Once the test is finished, it you want to save your results you can… in the form of a PNG file. Whether this stress test is better than others is yet to be seen, but it’s a fantastic tool regardless. Allowing you to stress three vital components all at once is a great way to ensure system stability. I have to wonder if we will see a graphics test added into the mix soon?
The CPUID feature has been greatly updated and looks far better than any other out there. Depending on whether you have an AMD or an Intel, the background image will be different. It displays all of the basic information that you will need, including memory timings. Everest grabs information on the program startup, so if you change values while it’s open, it will not automatically update. For instance, I tweaked my memory timings through A64 Tweaker, but CPUID displayed the same info. Once I restarted the entire program, it displayed the values properly.
While I love the new CPUID, I will still not use it instead of CPU-z. CPU-z contains even more information, but it’s just not as pretty. If Lavalys made CPUID a standalone EXE, I am sure more people would use it.
Oddly enough, this is a feature that’s been in prior versions of Everest, although I have never actually noticed it until this one. It offers similar tests that HD Tach/HD Tune offer, but Everest seems to be slightly more in-depth. You can perform a variety of read and write tests on your hard drives or flash drives, and save the report once you are done. The report is a PNG file though, not a text or html.
Previous EVEREST versions have included Smart Battery information, but 3.0 adds a lot more specific info you may want to know. That includes specific battery model info, and even how much power it can hold. As you can see, my battery seems to be well past it’s prime.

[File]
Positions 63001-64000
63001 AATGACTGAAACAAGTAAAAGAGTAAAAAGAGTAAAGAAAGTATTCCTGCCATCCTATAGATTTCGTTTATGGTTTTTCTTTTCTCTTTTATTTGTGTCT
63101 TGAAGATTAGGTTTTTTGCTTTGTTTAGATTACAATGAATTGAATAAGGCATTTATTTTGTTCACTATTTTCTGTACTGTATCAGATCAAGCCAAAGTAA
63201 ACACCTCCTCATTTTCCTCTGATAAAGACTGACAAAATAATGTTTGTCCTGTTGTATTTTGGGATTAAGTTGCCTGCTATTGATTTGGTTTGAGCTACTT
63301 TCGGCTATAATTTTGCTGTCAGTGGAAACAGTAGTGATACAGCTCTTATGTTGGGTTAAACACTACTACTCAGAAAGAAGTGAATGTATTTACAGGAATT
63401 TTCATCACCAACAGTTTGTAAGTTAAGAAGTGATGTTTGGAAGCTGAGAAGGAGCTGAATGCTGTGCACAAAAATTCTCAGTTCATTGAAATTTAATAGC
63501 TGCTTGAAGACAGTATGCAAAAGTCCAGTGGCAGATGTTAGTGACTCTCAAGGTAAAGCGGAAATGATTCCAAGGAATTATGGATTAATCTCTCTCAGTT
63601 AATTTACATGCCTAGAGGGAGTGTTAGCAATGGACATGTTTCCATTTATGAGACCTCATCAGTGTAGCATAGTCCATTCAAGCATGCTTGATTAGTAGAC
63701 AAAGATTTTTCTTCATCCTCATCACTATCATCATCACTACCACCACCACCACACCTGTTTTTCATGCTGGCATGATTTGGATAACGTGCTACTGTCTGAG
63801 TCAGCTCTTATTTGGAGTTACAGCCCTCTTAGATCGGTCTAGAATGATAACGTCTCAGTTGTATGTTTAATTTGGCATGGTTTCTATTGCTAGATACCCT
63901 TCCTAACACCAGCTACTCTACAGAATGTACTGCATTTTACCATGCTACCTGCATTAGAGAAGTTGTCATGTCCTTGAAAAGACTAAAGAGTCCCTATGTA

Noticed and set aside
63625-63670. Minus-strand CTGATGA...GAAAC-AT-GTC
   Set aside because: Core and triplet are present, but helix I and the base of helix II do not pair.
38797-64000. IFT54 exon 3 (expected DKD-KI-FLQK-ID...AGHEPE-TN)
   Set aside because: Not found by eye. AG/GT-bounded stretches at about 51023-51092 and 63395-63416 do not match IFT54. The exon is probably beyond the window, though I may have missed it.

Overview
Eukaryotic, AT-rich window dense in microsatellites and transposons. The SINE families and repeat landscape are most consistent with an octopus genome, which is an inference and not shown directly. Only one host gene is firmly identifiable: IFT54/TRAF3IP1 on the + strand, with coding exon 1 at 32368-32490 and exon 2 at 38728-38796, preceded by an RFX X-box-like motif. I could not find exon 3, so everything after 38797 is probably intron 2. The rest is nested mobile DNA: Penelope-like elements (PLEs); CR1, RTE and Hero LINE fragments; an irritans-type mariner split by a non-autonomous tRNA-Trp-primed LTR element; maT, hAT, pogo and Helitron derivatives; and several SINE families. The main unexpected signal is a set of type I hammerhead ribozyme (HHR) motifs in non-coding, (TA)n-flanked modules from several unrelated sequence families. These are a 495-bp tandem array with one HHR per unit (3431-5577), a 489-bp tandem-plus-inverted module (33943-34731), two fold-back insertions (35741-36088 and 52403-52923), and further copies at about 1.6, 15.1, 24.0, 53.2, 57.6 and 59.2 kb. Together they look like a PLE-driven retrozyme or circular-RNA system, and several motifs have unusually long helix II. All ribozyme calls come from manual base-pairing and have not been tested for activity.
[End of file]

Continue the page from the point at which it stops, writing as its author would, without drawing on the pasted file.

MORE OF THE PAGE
There’s never a real conclusion for a benchmarking program, but Everest has become one of my favorites. It packs a lot of benchmarking power, and also complete system information reports. Though 3.0 didn’t introduce anything spectacular, it’s still a worthy upgrade if you are upgrading from 2005. Without a doubt, it’s worth the cash if you don’t currently own it, just because of the instant information you can find out about your PC… if you do this sort of thing often at least.
I’d love to see some additions in the future though. There’s never been a graphics benchmark in any of Lavalys’ products.. but why? Even old school versions of SANDRA have included some sort of graphic rendering test. Even a simple D3D cube would be appropriate during the system stress test feature.
Most of the available tests allow you to save the results… but as a PNG file. I’d rather see the capability of saving to a log file, because anyone can easily save a screenshot of the report themselves if they wanted to. It would take much longer to type it out my hand though.
One of my biggest gripes with Everest has been the fact that their benchmark results can change drastically with each new version. That means that overclocker’s or hardware reviewers alike, always have to make sure that their version is up to date, in order to accurately compare against other scores. Not that I have a problem with minor tweaks, but some of the incremental version updates can prove to have completely different benchmarking results. 3.0 doesn’t change anything Memory wise, but the FPU tests have turned up different results on both computers I have tested.
Either way, Everest is constantly getting better and I hope to see things continue that way. Of course, even if you grab the free version, you will have access to most of the program. Power users will definitely want to spring for the full version though. To purchase or learn more, you can jump over to their site here.